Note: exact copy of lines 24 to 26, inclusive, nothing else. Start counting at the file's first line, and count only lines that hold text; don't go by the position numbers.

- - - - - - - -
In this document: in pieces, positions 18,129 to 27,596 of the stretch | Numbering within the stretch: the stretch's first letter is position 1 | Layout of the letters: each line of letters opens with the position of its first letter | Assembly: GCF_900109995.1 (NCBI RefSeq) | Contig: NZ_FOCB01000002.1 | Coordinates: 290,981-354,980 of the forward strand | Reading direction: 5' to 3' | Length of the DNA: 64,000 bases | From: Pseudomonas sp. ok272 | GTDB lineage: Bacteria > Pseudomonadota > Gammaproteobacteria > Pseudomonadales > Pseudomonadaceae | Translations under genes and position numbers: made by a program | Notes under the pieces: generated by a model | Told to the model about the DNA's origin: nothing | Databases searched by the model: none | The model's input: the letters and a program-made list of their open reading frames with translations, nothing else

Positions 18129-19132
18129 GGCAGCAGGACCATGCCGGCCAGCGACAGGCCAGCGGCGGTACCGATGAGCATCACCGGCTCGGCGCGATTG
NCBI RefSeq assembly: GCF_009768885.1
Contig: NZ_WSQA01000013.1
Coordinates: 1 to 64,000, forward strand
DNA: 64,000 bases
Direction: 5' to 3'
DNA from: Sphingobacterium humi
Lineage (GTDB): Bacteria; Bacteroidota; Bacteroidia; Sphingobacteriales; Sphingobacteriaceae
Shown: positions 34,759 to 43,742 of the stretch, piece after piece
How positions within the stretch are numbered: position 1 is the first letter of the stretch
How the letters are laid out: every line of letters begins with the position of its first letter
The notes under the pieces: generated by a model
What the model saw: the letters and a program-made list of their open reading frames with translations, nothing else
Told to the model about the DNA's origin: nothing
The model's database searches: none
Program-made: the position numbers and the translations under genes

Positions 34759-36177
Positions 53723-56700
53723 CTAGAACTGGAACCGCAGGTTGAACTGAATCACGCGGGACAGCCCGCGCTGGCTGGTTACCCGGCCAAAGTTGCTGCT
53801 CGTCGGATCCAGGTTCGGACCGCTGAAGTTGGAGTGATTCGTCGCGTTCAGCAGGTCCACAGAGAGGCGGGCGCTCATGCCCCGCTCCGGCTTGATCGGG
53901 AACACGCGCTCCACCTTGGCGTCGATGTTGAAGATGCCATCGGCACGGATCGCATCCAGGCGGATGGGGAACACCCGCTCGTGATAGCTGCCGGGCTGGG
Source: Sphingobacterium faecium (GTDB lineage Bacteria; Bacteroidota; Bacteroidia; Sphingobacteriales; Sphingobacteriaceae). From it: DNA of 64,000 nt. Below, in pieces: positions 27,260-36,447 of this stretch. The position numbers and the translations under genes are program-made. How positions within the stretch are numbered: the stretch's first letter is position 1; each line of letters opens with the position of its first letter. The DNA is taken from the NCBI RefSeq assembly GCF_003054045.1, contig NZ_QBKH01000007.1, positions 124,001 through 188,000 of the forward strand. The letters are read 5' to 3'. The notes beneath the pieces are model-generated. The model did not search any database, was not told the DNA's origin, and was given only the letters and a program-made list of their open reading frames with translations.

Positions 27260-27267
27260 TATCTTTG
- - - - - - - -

Source: Sphingobacterium faecium (GTDB lineage Bacteria; Bacteroidota; Bacteroidia; Sphingobacteriales; Sphingobacteriaceae). From it: DNA of 64,000 nt. Below, in pieces: positions 27,260-36,447 of this stretch. The position numbers and the translations under genes are program-made. How positions within the stretch are numbered: the stretch's first letter is position 1; each line of letters opens with the position of its first letter. The DNA is taken from the NCBI RefSeq assembly GCF_003054045.1, contig NZ_QBKH01000007.1, positions 124,001 through 188,000 of the forward strand. The letters are read 5' to 3'. The notes beneath the pieces are model-generated. The model did not search any database, was not told the DNA's origin, and was given only the letters and a program-made list of their open reading frames with translations.

Positions 27260-27267
27260 TATCTTTG